When Claire Stanhope married the man of her dreams, she had visions of positive pregnancy tests and adorable baby booties. She never imagined that getting pregnant would feel so impossible. But the reality Claire faces is much different than her fantasy of the path to motherhood.
As she struggles to survive the gauntlet of invasive tests, needles, and negative pregnancy tests, Claire must also face losing her mother, whose terminal cancer diagnosis has rocked Claire’s world. And when her main source of support, her best friend Mia, becomes pregnant, Claire feels that the world she knows is crumbling around her.
In a story about love and loss, the strength of female friendships, and ultimately hope and resilience in the face of tragedy, Claire must learn to redefine her idea of happily ever after.
Oh, this book–such a good read, but often so hard to read at the same time!
Claire and Scott were living a seemingly typical happily married life–until they decided it was time to start a family. After months of “trying,” medical intervention showed that Claire’s eggs weren’t as robust as they could be…so they decided to try fertility treatments. As the book opens, they are already well down that road and Claire is alternately becoming further discouraged and contemplating taking even more invasive steps. How far should they go? Is their marriage strong enough to survive the strain?
Also before the book begins, Claire learns that her mother is dying of cancer–adding yet another stressor to her life and relationships. To make things even worse, none of her friends are able to truly empathize with her–two of them aren’t interested in having kids, and the third already is part of a cozy family of four. Even though her husband *is* going through the same thing, he isn’t really–the bulk of the invasive procedures are hers, the “blame” that she levels for their situation is all on her–at times she feels like all he has to do is watch some p*rn.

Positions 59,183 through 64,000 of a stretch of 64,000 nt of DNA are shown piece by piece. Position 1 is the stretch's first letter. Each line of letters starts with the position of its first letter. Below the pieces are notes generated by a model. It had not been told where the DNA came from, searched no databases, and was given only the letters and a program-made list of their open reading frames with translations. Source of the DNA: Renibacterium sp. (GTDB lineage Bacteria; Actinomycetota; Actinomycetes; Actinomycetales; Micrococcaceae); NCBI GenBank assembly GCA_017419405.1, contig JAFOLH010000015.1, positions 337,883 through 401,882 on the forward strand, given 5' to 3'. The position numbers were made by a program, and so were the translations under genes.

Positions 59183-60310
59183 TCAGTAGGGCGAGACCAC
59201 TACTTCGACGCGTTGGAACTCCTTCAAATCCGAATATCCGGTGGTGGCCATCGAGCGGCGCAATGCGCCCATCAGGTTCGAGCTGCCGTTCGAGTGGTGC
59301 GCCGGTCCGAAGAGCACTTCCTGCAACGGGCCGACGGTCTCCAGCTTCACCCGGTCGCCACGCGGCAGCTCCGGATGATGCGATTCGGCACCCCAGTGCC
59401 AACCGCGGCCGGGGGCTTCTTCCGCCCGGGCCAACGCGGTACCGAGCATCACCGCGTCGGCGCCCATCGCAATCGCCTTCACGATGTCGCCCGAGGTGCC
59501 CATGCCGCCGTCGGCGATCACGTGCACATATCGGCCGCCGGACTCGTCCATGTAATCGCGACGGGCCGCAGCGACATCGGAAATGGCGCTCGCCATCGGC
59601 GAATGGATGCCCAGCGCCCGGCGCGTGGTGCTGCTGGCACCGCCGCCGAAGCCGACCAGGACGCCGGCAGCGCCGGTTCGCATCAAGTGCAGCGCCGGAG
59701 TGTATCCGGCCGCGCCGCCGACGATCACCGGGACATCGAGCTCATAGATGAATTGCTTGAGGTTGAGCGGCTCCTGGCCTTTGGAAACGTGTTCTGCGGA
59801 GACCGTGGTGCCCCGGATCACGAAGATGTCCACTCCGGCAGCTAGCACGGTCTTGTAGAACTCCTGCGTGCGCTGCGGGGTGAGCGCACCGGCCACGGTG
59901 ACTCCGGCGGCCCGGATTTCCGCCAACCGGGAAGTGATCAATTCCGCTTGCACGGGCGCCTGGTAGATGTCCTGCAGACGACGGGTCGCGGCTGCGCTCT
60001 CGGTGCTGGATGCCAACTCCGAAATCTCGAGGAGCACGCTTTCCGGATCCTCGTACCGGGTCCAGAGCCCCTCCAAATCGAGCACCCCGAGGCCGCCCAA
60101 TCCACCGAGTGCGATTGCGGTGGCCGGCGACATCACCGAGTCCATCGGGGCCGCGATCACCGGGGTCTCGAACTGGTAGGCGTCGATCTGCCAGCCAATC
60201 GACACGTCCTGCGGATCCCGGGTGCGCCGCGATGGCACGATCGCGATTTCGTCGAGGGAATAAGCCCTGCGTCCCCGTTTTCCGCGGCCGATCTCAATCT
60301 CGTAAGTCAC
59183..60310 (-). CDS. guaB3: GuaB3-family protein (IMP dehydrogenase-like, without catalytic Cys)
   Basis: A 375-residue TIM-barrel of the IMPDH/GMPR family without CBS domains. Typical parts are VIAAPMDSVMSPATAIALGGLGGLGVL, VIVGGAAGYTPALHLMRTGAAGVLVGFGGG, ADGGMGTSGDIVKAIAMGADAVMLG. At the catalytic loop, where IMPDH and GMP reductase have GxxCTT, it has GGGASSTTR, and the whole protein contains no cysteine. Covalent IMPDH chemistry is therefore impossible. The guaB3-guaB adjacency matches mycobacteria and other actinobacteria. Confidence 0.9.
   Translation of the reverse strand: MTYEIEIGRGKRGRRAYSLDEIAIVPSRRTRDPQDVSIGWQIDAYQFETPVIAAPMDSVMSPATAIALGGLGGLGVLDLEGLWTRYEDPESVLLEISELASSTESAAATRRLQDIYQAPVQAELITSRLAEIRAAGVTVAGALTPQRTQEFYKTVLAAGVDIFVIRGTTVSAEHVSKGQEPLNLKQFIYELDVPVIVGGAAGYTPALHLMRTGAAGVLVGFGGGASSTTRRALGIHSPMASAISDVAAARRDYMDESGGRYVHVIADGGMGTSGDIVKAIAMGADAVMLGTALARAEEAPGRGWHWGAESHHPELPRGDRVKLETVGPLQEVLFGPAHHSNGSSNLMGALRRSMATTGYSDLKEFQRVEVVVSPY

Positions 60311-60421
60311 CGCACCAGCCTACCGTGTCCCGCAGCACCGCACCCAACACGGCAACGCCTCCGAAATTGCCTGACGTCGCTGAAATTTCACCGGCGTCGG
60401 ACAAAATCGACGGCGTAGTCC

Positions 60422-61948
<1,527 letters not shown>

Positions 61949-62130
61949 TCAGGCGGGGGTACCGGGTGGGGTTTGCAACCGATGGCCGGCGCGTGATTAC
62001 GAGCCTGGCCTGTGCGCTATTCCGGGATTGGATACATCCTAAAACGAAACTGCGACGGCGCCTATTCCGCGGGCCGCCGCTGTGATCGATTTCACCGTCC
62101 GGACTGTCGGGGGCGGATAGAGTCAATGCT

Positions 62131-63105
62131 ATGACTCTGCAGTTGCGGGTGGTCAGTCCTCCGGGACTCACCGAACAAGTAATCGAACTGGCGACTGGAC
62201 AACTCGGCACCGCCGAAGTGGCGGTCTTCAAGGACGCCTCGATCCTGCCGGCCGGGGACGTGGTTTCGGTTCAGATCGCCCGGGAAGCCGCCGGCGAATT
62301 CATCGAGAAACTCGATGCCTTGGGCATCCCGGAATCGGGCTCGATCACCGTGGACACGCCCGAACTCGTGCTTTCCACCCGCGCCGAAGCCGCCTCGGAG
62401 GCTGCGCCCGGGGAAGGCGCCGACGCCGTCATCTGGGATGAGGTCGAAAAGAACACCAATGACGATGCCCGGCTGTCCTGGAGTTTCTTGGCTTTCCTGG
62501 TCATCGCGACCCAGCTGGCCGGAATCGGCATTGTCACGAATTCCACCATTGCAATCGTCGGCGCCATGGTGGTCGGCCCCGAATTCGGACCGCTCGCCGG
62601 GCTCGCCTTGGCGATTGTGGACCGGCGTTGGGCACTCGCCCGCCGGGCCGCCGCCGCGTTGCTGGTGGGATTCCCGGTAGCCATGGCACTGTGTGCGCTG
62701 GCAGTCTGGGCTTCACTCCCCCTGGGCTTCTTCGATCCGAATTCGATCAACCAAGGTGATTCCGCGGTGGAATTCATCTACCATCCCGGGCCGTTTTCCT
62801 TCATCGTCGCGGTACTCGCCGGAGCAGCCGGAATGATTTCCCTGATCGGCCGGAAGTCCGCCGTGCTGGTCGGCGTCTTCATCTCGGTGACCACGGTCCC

Overly simplistic, of course, but it’s easy to see how she’d feel that way.
And the many things that supposedly well-meaning friends, family, coworkers, and even strangers have said to Claire along the way? I was both completely horrified yet 100% believed that they were fairly accurate. (Ask me sometime about the super fun things that people say to young widows…) The author has gone through a similar experience to Claire’s, so it’s safe to say that she’s speaking from a place of experience here–making the story feel very real and Claire’s pain almost palpable at times.
Claire and Scott’s story is a bittersweet one. It has an emotionally satisfying and optimistic ending, even if it wasn’t exactly the one I was hoping for.
Rating: 4 1/2 stars / A
I voluntarily reviewed an Advance Reader Copy of this book.